For all the reasons mentioned above, Jagr weaved himself into the fabric of the Pittsburgh sports community positively and negativity. For a decade (more than any time on one team in his career) he was who we loved, cheered, and counted on. The decision NOT to raise 68 from the rafters I would have to believe would be Mario's and his alone. There are plenty of rumors about the two Pittsburgh legends not seeing eye-to-eye but who knows what's true. I think not honoring his number would be ignoring a large slice of Penguins hockey history including the two Stanley Cups in 91 and 92.

Here are the personal records he still maintains on the Penguins leader boards. (as of 12/29/14)

Jaromir Jagr Penguins records: (lifted from wikipedia)


  • Most single-season points by a right wing – 149
  • Most single-season assists by a right wing – 87
  • Most single-season assists by a European-born player – 87
  • Most single-season PP goals by a Euro-born player – 20
  • Most single-season game-winning goals – 12
  • Most single-season shots on goal – 403
  • Most career points by a right wing – 1,079
  • Most career points by a European-born player – 1079
  • Most career goals by a right wing – 439
  • Most career goals by a European-born player – 439
  • Most career assists by a right wing – 640
  • Most career assists by a European-born player – 640
  • Most career playoff game-winning goals – 78
  • Most career power-play goals by a right wing – 110
  • Most career power-play goals by a European-born player – 110
  • Most career shorthanded goals by a European-born player – 9
  • Most career overtime goals – 9
  • Most career game-tying goals – 10
  • Most career shots on goal by a right wing – 2,911
  • Most career shots on goal by a European-born player – 2,911
  • Most career playoff goals by a right wing – 65
  • Most career playoff goals by a European-born player – 65
  • Most career playoff points by a right wing – 147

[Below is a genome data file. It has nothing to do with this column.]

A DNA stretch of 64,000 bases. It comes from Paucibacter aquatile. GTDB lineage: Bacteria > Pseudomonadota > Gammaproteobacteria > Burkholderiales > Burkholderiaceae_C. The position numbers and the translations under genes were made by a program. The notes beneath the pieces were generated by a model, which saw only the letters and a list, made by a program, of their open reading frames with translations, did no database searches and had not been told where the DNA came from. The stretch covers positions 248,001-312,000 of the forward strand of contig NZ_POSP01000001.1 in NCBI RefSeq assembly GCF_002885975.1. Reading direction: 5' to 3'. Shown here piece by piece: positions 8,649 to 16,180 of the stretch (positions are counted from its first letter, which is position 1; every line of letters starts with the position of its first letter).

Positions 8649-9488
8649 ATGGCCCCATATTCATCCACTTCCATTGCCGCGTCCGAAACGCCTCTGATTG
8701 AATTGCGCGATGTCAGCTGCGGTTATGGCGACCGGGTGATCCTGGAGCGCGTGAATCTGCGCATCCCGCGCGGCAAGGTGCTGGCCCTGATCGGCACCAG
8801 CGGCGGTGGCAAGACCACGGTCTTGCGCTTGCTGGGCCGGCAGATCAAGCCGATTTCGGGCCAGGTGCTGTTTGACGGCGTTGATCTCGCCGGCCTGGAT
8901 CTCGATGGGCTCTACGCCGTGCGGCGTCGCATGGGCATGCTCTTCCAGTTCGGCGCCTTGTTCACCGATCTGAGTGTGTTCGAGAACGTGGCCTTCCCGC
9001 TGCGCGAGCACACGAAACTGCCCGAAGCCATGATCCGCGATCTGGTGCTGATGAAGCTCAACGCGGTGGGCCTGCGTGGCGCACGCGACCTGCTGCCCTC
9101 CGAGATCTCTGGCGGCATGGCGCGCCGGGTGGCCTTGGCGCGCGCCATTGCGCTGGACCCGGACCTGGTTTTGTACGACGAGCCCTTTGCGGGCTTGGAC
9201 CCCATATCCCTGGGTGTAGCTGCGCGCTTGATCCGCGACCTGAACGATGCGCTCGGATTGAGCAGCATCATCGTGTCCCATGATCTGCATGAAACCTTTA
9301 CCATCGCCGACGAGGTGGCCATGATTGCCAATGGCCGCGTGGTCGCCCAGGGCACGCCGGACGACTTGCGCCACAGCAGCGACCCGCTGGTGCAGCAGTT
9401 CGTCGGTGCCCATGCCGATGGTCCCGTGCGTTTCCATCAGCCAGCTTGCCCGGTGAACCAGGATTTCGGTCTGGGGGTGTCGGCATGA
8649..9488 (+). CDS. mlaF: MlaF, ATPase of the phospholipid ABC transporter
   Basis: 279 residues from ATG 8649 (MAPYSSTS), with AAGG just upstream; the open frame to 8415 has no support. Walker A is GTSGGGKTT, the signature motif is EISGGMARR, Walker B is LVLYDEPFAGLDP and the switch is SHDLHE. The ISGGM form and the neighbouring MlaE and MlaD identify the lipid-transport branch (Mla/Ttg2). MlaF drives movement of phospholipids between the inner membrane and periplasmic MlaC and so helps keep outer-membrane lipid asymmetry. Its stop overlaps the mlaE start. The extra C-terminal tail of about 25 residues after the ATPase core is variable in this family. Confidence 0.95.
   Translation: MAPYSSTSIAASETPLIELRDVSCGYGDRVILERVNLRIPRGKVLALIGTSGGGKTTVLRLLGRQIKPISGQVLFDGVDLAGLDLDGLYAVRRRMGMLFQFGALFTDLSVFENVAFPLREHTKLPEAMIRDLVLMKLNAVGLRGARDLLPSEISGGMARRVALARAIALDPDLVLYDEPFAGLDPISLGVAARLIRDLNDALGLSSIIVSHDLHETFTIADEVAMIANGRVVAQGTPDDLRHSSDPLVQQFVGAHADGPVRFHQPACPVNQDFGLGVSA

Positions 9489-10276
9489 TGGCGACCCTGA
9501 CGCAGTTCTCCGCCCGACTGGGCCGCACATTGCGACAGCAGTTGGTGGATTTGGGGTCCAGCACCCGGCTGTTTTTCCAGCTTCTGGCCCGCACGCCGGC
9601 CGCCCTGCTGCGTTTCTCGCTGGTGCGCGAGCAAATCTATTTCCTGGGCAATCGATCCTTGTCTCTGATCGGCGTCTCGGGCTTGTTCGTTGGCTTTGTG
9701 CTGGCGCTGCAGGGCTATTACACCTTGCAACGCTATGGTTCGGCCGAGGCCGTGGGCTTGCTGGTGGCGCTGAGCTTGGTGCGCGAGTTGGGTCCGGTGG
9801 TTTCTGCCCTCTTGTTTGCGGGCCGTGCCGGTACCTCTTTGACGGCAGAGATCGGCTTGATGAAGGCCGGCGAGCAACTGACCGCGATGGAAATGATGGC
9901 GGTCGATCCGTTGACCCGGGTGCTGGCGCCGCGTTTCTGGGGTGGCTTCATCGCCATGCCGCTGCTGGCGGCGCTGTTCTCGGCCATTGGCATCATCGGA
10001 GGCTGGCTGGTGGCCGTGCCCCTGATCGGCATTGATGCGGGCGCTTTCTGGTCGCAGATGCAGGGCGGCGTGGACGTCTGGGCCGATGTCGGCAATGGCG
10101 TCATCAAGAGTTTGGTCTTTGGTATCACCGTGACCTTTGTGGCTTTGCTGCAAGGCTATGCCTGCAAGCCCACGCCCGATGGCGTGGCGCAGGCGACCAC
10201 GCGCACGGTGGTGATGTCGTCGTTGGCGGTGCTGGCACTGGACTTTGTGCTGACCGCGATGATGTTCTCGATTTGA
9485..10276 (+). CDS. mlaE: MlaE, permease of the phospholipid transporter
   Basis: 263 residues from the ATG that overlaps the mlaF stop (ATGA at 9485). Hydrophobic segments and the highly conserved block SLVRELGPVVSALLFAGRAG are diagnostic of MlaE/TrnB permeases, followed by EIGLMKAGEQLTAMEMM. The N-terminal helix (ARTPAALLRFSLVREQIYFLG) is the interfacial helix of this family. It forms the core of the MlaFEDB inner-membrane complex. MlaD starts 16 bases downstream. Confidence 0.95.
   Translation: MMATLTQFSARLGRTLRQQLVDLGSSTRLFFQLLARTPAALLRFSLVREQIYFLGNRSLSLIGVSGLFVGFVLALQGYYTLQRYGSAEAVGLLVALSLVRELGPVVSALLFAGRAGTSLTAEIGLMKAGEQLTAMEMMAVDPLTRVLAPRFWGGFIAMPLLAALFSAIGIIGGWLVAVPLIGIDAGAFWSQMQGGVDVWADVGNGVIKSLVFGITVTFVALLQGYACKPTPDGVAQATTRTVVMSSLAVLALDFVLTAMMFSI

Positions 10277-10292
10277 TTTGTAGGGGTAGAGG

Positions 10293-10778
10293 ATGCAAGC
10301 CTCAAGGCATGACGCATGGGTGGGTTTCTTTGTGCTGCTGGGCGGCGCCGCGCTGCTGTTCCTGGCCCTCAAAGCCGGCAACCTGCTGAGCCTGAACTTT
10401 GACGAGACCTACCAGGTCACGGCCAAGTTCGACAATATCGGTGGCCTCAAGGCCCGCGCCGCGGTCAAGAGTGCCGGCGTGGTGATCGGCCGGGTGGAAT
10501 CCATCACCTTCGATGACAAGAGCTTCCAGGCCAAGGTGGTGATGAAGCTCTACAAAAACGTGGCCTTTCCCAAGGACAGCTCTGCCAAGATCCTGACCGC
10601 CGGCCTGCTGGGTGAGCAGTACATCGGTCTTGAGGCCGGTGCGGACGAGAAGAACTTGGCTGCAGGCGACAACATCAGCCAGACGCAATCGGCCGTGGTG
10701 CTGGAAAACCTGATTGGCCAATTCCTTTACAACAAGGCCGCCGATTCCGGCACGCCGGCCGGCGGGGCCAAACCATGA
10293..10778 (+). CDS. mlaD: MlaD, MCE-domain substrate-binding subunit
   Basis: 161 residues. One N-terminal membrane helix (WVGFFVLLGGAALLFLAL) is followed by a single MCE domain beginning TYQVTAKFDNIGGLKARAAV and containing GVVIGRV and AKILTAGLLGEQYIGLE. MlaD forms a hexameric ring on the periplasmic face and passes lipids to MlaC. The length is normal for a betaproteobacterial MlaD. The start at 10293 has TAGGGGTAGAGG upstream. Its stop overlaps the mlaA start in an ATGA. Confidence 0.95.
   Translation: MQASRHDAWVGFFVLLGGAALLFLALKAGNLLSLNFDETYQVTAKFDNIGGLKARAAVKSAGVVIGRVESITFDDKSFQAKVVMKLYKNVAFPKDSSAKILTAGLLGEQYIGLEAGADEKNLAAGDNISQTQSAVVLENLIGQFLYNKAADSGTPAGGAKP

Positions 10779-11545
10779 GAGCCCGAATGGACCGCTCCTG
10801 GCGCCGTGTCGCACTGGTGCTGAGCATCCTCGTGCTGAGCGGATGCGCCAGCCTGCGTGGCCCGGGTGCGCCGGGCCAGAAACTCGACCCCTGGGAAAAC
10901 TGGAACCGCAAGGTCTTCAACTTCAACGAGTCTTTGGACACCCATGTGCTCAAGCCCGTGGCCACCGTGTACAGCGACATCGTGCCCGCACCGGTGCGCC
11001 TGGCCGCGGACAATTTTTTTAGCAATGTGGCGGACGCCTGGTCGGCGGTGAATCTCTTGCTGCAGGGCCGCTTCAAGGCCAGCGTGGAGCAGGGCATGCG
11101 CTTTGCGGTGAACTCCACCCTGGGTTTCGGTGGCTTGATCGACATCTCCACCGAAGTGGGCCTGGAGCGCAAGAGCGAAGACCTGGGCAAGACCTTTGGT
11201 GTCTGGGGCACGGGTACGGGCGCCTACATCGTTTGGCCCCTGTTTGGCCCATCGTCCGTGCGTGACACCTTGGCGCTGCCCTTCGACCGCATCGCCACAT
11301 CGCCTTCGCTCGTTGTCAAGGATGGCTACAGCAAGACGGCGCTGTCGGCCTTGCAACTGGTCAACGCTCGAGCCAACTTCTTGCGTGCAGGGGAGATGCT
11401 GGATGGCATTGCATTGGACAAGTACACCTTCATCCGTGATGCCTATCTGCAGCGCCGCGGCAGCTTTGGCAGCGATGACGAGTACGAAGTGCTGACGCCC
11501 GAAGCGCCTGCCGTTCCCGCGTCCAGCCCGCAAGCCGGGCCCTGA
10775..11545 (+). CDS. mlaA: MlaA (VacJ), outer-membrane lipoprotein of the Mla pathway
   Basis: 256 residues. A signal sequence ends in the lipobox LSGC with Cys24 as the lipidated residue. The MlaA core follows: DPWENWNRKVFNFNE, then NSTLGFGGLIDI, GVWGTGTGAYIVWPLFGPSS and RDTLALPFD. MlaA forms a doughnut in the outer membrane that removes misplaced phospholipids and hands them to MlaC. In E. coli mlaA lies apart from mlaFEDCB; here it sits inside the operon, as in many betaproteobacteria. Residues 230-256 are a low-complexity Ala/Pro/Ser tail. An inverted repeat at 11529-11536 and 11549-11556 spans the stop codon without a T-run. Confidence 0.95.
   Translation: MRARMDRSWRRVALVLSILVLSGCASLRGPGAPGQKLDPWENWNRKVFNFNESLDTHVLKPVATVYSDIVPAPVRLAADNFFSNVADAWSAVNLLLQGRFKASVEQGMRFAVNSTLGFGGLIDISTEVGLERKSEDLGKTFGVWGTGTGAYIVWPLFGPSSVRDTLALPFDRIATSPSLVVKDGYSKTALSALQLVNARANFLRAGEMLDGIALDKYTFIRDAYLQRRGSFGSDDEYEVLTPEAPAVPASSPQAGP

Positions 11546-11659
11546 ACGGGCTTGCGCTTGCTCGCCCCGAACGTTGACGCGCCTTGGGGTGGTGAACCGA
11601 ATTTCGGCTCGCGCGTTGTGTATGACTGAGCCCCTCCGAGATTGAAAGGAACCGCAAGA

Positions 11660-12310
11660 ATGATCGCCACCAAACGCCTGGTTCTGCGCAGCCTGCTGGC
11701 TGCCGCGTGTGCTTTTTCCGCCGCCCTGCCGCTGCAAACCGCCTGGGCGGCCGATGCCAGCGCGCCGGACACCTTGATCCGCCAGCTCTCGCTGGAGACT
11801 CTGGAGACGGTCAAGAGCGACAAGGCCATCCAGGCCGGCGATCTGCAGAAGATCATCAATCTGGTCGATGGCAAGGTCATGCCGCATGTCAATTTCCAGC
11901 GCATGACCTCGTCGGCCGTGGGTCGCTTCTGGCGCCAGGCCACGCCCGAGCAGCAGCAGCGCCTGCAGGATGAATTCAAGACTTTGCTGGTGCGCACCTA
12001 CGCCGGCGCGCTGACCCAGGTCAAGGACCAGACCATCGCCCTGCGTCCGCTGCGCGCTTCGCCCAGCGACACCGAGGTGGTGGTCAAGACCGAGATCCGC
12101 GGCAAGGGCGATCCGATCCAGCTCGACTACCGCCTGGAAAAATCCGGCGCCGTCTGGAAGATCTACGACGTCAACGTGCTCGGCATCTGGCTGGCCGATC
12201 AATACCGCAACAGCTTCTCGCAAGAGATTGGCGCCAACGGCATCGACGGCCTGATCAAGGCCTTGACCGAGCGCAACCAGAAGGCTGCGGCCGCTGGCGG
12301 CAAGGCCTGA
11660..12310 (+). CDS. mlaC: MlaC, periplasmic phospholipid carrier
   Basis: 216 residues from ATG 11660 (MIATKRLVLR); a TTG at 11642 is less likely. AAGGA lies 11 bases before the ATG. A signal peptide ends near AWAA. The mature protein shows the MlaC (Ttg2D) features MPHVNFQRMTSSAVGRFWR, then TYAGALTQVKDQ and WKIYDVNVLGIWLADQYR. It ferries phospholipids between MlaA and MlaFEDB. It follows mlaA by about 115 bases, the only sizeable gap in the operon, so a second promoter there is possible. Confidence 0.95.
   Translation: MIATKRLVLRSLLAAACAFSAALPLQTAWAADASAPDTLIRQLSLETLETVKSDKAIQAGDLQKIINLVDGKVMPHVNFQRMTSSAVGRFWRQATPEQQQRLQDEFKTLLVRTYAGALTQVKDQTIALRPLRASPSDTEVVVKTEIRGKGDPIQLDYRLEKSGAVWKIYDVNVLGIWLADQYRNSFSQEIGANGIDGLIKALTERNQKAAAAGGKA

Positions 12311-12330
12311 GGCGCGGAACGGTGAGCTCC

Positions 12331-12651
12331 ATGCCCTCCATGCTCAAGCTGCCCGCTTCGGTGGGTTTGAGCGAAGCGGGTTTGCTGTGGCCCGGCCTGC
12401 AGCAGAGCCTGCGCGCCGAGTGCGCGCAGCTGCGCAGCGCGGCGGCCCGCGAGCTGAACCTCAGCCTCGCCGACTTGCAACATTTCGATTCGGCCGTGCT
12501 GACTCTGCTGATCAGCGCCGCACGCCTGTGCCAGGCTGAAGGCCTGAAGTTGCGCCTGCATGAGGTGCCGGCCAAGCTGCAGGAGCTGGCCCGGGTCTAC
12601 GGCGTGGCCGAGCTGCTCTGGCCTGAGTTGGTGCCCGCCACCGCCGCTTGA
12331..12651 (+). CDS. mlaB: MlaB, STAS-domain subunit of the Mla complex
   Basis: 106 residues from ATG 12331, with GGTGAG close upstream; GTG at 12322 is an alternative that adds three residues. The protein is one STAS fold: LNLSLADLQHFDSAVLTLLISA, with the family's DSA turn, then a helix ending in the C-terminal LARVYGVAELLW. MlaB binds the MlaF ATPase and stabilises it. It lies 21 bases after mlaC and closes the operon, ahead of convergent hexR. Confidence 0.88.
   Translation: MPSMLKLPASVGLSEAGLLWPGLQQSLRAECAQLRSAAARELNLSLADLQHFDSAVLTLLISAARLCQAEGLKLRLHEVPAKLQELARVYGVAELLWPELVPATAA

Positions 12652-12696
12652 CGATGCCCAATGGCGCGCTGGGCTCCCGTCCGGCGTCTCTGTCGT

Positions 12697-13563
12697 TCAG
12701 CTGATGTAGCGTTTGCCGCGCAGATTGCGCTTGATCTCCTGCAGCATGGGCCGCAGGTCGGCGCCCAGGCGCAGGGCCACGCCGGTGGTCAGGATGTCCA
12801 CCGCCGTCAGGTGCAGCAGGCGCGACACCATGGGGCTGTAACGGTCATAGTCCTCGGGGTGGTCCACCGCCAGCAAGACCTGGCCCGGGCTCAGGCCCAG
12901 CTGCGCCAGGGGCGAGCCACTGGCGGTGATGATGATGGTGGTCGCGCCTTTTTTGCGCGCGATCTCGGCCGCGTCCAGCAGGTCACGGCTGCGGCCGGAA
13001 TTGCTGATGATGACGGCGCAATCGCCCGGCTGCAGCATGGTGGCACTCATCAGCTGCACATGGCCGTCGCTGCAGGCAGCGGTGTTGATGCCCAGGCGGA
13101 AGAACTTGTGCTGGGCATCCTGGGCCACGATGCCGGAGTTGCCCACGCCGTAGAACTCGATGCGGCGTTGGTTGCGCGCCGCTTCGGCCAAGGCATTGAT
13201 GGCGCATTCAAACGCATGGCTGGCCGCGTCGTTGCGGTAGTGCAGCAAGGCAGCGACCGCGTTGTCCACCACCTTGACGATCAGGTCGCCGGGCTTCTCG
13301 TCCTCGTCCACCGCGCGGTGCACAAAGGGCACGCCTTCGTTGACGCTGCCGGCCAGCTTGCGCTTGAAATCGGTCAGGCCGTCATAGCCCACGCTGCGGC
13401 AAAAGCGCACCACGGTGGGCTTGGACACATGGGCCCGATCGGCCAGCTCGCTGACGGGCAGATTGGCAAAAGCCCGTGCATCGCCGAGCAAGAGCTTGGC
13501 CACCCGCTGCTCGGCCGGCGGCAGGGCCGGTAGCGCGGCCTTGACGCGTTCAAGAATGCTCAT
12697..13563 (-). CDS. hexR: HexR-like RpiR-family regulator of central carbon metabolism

• Most career playoff points by a European-born player – 147
  • Most career playoff shorthanded goals by a right wing – 2
  • Most career playoff shorthanded goals by a European-born player – 2
  • Most career playoff game-winning goals – 14
  • Most career playoff overtime goals – 4
  • Most career playoff shots on goal – 461
  • Most career playoff power-play goals by a right wing – 19
  • Most career playoff power-play goals by a European-born player – 19


Being a victim of a team heading for a second bankruptcy is not his fault.
The embarrassing return Craig Patrick got for Jagr is not his fault.
The money the Capitals gave him was not his fault.
His trade to the Rangers had nothing to do with the Penguins.
His quote in The Hockey News was nothing but a kind compliment for the best player in the game not a verbal contract.
The Penguins simply did not try hard enough to acquire him in 2011 as he turned down bigger offers from Montreal and Detroit to go to the team that showed the most interest.

I hope when Jagr decides to retire once and for all the Penguins do the right thing and raise the 68 to the Consol ceiling.


Jagr:"I don't know what's going to happen," Jagr said. "If something happens, it's going to take time. It's not going to be tomorrow." Rob Rossi Tribune Review